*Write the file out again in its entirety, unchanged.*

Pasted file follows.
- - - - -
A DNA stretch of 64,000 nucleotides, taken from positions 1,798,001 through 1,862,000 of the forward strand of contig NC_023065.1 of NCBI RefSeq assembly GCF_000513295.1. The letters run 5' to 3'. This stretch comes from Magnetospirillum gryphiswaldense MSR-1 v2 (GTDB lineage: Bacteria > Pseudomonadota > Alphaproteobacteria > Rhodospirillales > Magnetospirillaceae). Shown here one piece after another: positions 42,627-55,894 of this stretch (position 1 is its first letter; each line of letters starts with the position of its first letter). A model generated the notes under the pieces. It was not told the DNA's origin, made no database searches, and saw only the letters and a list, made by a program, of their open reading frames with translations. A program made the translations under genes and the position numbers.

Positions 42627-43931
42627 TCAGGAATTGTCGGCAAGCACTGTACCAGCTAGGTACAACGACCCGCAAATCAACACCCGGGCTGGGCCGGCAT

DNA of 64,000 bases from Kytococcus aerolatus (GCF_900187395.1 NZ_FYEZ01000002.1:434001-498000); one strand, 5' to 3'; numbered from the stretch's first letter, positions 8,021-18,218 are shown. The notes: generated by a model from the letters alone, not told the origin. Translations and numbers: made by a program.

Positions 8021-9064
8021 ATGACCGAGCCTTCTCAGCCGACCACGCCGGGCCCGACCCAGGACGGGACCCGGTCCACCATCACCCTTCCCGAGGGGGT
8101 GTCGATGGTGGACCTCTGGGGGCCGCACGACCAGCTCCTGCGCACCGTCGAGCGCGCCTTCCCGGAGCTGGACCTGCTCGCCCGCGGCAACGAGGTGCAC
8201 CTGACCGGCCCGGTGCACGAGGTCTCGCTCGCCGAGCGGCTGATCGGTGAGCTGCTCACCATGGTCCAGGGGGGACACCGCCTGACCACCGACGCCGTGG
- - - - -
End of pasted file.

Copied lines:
A DNA stretch of 64,000 nucleotides, taken from positions 1,798,001 through 1,862,000 of the forward strand of contig NC_023065.1 of NCBI RefSeq assembly GCF_000513295.1. The letters run 5' to 3'. This stretch comes from Magnetospirillum gryphiswaldense MSR-1 v2 (GTDB lineage: Bacteria > Pseudomonadota > Alphaproteobacteria > Rhodospirillales > Magnetospirillaceae). Shown here one piece after another: positions 42,627-55,894 of this stretch (position 1 is its first letter; each line of letters starts with the position of its first letter). A model generated the notes under the pieces. It was not told the DNA's origin, made no database searches, and saw only the letters and a list, made by a program, of their open reading frames with translations. A program made the translations under genes and the position numbers.

Positions 42627-43931
42627 TCAGGAATTGTCGGCAAGCACTGTACCAGCTAGGTACAACGACCCGCAAATCAACACCCGGGCTGGGCCGGCAT

DNA of 64,000 bases from Kytococcus aerolatus (GCF_900187395.1 NZ_FYEZ01000002.1:434001-498000); one strand, 5' to 3'; numbered from the stretch's first letter, positions 8,021-18,218 are shown. The notes: generated by a model from the letters alone, not told the origin. Translations and numbers: made by a program.

Positions 8021-9064
8021 ATGACCGAGCCTTCTCAGCCGACCACGCCGGGCCCGACCCAGGACGGGACCCGGTCCACCATCACCCTTCCCGAGGGGGT
8101 GTCGATGGTGGACCTCTGGGGGCCGCACGACCAGCTCCTGCGCACCGTCGAGCGCGCCTTCCCGGAGCTGGACCTGCTCGCCCGCGGCAACGAGGTGCAC
8201 CTGACCGGCCCGGTGCACGAGGTCTCGCTCGCCGAGCGGCTGATCGGTGAGCTGCTCACCATGGTCCAGGGGGGACACCGCCTGACCACCGACGCCGTGG